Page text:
Funds held in a deferred compensation plan can be cashed out as part of the merger or acquisition. Don’t assume the payout elections you have on file with your deferred compensation plan administrator are correct, as changes in corporate control could lead to different payout provisions. Your entire deferred compensation plan balance might pay out in a lump sum, whether you remain at the new combined company or leave, resulting in a large tax bill. Since a lump sum will be taxed as ordinary income, approximately 40% or more of this money could be subject to taxes.

If you find your deferred compensation plan is going into payout mode, make sure you have a plan for this cash flow and the ensuing income tax bill. We’ve helped many clients use this accelerated payment to top off their children’s college accounts, fund charitable giving goals, eliminate their mortgage and build retirement savings accounts.

If you’re staying at the company, a new deferred compensation plan may work differently than the old plan, or there may not even be any deferred compensation program. This will likely mean drastic changes to your savings strategy and tax status, especially if you’ve been participating heavily in the past.


We believe a sound investment strategy is the cornerstone of building and preserving wealth. In our view, it should be designed to meet your specific cash flow needs, time horizon, growth requirements, tax objectives and risk tolerance.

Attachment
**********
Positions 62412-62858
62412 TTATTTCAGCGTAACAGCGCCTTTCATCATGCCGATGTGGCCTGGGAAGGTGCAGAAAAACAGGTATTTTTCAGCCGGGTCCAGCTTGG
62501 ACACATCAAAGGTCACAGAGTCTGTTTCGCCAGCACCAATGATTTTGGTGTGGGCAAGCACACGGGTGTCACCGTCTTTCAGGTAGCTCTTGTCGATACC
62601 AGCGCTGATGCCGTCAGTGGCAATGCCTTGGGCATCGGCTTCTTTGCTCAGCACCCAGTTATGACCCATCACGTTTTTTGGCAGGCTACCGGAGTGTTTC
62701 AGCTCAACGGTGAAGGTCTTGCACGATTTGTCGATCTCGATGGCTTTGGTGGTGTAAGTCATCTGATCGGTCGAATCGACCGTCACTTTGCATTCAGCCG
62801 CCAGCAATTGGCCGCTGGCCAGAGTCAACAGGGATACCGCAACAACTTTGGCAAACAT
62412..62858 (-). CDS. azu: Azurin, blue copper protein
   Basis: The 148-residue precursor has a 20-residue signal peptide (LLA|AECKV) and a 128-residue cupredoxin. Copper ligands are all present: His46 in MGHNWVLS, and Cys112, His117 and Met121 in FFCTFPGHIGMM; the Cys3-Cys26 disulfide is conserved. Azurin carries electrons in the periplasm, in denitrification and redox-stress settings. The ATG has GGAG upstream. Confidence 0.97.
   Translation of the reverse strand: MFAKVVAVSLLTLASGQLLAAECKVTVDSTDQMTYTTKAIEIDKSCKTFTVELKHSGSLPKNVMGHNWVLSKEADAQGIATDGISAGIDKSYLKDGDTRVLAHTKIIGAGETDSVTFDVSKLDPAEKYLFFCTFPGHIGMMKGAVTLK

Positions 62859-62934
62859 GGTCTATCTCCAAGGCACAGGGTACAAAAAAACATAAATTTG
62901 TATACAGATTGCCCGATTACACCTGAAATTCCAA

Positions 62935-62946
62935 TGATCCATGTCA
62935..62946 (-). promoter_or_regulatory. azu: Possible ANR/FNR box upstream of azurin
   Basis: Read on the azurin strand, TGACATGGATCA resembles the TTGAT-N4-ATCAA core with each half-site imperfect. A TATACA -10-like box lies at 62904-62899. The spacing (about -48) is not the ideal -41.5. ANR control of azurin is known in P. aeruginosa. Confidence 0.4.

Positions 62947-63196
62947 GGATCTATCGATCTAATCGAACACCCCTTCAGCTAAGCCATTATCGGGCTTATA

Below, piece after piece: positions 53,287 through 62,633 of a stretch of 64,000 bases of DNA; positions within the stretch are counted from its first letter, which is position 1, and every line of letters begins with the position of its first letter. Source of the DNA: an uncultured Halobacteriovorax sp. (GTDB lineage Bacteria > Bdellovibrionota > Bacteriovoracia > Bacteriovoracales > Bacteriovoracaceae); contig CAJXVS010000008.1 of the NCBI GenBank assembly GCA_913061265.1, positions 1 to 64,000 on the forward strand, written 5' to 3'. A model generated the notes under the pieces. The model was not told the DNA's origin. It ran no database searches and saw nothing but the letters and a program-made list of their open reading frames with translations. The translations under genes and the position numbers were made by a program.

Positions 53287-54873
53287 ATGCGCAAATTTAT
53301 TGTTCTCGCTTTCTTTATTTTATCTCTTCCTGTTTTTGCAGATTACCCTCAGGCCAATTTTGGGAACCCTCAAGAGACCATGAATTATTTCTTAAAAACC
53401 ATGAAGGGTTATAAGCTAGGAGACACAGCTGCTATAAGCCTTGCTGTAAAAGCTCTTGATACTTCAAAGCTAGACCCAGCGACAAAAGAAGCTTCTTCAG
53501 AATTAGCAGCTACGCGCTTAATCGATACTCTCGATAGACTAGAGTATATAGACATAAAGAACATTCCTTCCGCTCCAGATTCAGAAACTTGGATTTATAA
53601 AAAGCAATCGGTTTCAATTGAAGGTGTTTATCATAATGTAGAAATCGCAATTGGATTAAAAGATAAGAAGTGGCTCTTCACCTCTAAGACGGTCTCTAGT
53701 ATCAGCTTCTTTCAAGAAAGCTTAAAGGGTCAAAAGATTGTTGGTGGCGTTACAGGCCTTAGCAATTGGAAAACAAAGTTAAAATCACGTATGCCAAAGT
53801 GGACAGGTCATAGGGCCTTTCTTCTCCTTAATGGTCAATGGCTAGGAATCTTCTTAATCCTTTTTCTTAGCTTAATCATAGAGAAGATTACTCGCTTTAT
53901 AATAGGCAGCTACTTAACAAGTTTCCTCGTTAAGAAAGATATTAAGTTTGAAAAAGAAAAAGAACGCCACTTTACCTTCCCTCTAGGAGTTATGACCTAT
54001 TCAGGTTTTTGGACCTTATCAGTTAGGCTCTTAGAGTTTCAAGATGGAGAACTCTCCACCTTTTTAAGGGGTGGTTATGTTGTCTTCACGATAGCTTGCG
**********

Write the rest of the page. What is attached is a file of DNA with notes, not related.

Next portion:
If you’ve been a long-time employee of your company, your entire investment strategy might center around the available funds in your 401(k) and deferred compensation plans. Once employment ends, your investment strategy could transition into a portfolio 100% outside of the company’s offerings.

Having flexibility with your investment options is good but likely can be overwhelming during this difficult and emotionally challenging time of flux. You may suddenly transition to “withdrawal mode” after spending decades in “accumulation mode.” In our experience, this requires a different portfolio strategy, perhaps one with more bonds, cash or alternative investments. Or you may need to live off your investments for a short period of time until you secure another job. Determining how to adjust your investment mix, what account to draw from first and how to minimize the tax implications of each withdrawal is critical, in our opinion, during this transition period. Discuss your changing investment circumstances with your CI Wealth Advisor, whose aim is to help you manage potential near-term financial risks while also seeking longer-term opportunities.

We’re ready to support you

To make wise decisions when facing a corporate restructuring, we recommend understanding all the aspects of how this significant change may impact your finances now and in the future. Our team has the experience and expertise to develop your personal strategy, provide support as you try to make appropriate moves regarding your separation or transition package and, more importantly, help towards gaining clear insights into the potential impact on your overall financial well-being.

Other topics in this series:


Brightworth is a nationally recognized, fee-only wealth management firm with offices in Atlanta, GA, and Charlotte, NC. The wealth advisors at Brightworth have deep expertise across the financial disciplines, allowing us to provide ongoing, comprehensive financial advice to families across the country.